Saturday, 22 June 2013

INFANTICIDE: Zambia: Stella Mwelwa killed and ate her child

June 19, 2013
NEWS about a Serenje woman killing and eating her own baby sent shivers in my spine, and I believe many people reacted that way.
THE first question that came to my mind was the mental sanity of the woman in question. Is she normal?
Where on earth would a person desire the flesh of another and in this case her own flesh and blood?
Why would a mother, with all the emotional attachment that mothers have towards their children, mercilessly kill and cook her own child?
In a dramatic turn of events, the suspect, Stella Mwelwa said she ate her baby’s flesh because she could not go out hunting in the wild for fear of being arrested.
Whether or not this 29-year-old woman is mentally-unstable, police should leave no stone unturned in this investigation.
And I would rather police treat this woman as any other suspect so that they are not swayed into believing that she is mentally-unstable and thereby treat her with kid gloves.
While there is nothing wrong with police subjecting Mwelwa to mental examination, but I think they should also be wary that murderers sometimes tend to think ahead of police and create scenarios to cover their illegality.
The times that we are living in are quite evil and people kill for many evil reasons and I do not quite agree that every person who kills their offspring is insane.
Police must therefore get to the bottom of this case to establish why this woman killed and ate her baby.
If she says, she buried the intestines and ate the flesh, where are the other body parts such as the heart and head?
And suppose this woman is mentally-deranged and has been exhibiting violent behaviour as we are told, why was she allowed to take care of the toddler?
If a suspected mental patient gives birth, I think relatives and friends should take an interest in the safety of the toddler.
The kindest gesture that one can offer in this case is to report the matter to the Department of Social Welfare.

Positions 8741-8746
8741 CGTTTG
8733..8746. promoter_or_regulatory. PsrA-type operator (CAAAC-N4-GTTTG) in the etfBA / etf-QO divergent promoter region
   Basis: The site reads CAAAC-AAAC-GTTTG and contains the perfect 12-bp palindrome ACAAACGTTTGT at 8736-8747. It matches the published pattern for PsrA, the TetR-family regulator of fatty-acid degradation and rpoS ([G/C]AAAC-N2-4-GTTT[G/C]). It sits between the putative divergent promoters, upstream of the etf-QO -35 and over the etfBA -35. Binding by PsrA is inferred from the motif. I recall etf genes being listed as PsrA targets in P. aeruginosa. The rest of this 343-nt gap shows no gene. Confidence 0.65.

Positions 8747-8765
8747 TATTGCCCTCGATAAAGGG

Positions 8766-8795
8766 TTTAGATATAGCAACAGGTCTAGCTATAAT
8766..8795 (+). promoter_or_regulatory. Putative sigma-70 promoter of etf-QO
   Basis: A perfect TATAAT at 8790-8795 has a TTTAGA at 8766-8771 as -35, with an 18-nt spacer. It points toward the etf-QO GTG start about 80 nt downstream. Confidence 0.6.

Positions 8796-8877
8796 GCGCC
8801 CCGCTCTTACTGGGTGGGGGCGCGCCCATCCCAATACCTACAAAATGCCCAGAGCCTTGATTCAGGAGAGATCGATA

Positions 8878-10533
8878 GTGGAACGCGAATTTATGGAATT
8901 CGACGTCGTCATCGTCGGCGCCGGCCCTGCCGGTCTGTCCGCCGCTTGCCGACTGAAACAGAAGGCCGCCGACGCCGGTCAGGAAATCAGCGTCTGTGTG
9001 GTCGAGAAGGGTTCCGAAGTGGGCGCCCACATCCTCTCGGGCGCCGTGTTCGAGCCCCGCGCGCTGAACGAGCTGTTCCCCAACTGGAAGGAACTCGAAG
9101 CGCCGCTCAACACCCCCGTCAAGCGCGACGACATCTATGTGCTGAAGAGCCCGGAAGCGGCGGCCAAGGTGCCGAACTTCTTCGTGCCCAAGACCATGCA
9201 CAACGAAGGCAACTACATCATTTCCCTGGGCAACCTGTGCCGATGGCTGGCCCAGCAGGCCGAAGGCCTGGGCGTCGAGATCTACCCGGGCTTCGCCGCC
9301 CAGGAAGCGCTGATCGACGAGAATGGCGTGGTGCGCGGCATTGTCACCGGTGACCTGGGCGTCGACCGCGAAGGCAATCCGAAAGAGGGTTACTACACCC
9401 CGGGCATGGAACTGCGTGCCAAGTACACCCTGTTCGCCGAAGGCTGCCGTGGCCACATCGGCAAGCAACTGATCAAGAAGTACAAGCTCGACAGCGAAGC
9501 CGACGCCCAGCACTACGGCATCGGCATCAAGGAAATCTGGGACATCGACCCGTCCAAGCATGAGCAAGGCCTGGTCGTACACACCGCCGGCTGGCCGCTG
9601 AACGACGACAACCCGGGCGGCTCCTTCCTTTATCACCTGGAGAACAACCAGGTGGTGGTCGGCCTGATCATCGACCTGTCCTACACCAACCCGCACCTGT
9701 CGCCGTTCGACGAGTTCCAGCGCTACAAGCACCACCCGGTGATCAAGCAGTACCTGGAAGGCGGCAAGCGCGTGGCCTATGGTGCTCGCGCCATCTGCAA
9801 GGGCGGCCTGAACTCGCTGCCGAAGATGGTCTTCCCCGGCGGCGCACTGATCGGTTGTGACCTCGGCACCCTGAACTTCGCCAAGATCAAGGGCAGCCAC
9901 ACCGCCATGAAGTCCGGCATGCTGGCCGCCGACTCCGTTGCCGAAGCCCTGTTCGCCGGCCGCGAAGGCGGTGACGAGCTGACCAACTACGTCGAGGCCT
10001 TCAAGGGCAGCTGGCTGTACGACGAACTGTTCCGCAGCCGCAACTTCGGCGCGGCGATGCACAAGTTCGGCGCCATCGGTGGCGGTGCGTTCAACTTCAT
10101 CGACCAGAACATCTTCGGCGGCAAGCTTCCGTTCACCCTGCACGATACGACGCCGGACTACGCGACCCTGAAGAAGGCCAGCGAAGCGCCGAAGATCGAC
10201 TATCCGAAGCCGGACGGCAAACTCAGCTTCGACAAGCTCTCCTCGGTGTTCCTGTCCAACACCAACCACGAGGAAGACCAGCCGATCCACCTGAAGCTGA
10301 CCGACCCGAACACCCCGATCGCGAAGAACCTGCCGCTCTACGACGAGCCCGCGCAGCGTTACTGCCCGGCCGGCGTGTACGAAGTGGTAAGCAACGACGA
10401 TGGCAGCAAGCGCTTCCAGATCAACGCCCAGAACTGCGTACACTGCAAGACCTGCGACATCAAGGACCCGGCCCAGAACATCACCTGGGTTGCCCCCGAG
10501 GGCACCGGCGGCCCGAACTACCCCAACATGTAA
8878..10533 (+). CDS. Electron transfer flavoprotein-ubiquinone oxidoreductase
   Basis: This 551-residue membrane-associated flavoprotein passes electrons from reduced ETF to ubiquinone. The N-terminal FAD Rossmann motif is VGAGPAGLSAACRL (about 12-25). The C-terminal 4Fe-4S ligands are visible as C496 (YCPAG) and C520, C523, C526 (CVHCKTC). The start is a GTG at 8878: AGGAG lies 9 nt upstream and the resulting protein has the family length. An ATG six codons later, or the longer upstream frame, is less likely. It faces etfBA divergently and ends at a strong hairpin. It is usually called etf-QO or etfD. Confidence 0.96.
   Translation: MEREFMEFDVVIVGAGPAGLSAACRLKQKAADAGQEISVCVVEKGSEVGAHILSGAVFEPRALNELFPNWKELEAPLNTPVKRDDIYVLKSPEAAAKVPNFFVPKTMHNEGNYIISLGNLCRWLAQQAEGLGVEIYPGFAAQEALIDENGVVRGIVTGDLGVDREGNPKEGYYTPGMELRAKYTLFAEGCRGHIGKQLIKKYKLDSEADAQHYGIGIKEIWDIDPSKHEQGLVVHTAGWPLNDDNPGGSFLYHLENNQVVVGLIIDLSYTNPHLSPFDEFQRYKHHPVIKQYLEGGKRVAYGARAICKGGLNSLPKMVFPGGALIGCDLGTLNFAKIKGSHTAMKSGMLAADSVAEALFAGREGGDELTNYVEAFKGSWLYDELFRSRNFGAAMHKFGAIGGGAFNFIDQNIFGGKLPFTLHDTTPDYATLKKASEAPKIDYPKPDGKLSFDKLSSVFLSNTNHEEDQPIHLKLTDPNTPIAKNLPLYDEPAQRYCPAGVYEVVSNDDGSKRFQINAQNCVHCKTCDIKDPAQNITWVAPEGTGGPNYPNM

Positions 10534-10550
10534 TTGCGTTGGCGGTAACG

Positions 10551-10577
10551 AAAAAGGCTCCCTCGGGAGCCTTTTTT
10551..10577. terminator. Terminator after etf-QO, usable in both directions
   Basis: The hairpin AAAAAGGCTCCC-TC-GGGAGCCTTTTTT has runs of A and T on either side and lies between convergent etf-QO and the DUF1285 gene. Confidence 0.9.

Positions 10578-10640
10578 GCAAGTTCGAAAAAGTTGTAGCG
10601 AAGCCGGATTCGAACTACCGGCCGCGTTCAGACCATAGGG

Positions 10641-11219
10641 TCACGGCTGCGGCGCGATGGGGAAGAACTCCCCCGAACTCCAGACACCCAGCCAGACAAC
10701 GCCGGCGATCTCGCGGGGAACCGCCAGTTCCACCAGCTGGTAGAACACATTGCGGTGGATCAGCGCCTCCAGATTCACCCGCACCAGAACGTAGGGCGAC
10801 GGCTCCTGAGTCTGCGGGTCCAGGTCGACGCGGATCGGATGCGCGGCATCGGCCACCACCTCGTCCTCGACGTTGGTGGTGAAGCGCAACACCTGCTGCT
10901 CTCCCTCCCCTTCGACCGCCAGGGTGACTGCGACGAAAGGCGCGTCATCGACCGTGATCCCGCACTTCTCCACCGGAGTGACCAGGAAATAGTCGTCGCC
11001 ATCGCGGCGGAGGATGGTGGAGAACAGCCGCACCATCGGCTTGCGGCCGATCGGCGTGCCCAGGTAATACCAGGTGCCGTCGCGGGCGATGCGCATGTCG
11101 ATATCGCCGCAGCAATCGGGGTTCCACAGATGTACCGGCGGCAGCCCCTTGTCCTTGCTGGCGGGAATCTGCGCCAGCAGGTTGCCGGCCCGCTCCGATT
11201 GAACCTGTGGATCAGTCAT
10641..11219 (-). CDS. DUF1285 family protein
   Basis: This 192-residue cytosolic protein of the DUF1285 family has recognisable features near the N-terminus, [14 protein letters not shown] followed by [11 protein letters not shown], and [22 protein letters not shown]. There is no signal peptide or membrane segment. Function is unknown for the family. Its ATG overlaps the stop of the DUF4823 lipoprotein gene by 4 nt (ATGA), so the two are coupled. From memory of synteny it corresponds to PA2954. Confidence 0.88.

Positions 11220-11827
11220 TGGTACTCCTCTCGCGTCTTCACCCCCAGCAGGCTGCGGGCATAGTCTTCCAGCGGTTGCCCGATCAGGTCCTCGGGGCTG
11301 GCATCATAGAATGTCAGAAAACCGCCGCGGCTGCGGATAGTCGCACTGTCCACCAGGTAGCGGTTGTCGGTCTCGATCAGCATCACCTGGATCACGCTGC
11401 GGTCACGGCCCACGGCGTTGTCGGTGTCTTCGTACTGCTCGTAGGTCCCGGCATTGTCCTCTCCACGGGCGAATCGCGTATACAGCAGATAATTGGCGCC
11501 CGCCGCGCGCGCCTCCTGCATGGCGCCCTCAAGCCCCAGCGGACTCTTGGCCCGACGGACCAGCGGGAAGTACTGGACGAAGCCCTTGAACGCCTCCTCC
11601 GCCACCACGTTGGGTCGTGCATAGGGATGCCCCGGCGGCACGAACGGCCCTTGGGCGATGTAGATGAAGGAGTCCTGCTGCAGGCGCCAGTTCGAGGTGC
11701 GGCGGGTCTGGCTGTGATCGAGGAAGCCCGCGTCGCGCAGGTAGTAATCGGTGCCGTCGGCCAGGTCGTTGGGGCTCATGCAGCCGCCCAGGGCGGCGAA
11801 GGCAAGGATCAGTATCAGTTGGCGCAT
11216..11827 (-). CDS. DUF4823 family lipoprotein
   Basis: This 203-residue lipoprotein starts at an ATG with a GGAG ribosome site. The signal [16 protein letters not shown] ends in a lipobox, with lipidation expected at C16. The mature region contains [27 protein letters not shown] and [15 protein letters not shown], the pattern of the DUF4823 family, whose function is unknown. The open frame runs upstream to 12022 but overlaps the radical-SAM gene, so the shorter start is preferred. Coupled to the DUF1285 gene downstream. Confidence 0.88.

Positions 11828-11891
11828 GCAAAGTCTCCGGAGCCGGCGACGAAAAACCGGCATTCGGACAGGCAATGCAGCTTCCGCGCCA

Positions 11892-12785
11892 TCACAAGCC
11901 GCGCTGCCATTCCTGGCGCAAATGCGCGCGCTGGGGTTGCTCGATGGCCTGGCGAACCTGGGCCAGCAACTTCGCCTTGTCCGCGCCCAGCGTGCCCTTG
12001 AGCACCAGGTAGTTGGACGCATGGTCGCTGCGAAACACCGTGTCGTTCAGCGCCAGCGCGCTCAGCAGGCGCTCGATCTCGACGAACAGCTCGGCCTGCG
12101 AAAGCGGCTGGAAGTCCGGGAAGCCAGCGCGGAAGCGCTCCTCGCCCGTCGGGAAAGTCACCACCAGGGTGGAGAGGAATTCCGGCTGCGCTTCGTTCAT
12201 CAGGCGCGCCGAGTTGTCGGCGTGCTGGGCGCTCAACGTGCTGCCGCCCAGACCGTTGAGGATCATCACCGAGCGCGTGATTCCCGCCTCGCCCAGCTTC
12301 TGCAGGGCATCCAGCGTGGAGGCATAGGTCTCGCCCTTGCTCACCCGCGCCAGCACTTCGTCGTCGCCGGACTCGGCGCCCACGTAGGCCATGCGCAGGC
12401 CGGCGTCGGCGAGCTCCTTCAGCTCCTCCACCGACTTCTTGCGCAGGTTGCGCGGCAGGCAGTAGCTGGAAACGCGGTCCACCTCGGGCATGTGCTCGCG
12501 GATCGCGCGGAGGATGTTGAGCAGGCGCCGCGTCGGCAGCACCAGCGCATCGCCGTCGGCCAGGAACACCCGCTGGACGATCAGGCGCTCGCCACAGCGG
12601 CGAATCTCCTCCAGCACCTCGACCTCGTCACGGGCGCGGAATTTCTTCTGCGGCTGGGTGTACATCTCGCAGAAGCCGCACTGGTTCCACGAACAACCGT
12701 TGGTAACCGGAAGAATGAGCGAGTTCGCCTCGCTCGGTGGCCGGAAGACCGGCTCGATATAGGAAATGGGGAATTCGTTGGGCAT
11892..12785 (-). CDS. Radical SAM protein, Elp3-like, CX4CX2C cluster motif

Where is the spirit of good neighbourliness that we Africans are renowned for if we can allow a suspected mentally unstable person to take care of a baby?
The toddler was only two months old; and reason why I believe it was potentially dangerous for the people who doubted this woman’s mental sanity to allow her to keep the baby.
I think we need to be good neighbours and take interest in the welfare of people in our neighbourhood.
And being a good neighbour does not mean assuming other people’s responsibilities, but simply showing some care and reporting certain cases to the relevant authorities.
A good neighbour can save a soul by just sending a distress call to the police when they suspect that their neighbour is under some kind of danger.
In any case, I hope that the police will uncover some truths in Mwelwa’s murder case so that we could possibly learn something. Phone 0211- 227793/221364. 

1 comment:

  1. I am writing this comment because I have been following the issue of infanticide in the tiny nation of East Timor; a people who have long endured mass human rights violations and a brutal occupation by Indonesia when human life was degraded and extinguished arbitrarily by the State. Today, East Timor is free of that and is one of the most staunchly Catholic countries. Perhaps the most important tenet of Christianity is the sanctity of human life - a sanctity that was descecrated for 2 and a half decades under the Indonesian occupation resulting in the deaths of hundreds of thousands of innocent people. Which makes the present-day issue of infanticide in East Timor so perplexing. I have compiled several case histories of infanticide in East Timor over recent years and archived them on my blog, the East Timor Law and Justice Bulletin. Last week, the State Secretary for the Promotion of Equality was reported as saying that "throwing away babies" happened in East Timor "in every village" and that it is a growing social problem, with most cases involving schoool-age girls. So what is driving this phenomenon in East Timor? Is it poverty or unwanted pregnancies resulting from the lack of condom use at the command of the Church or is it a legacy of the occupation which violated the sanctity of life? The social stigma of a young unwed mother? Or all of these? Any insights that readers of this blog have would be much appreciated. The latest report on infanticide in East Timor may be read here: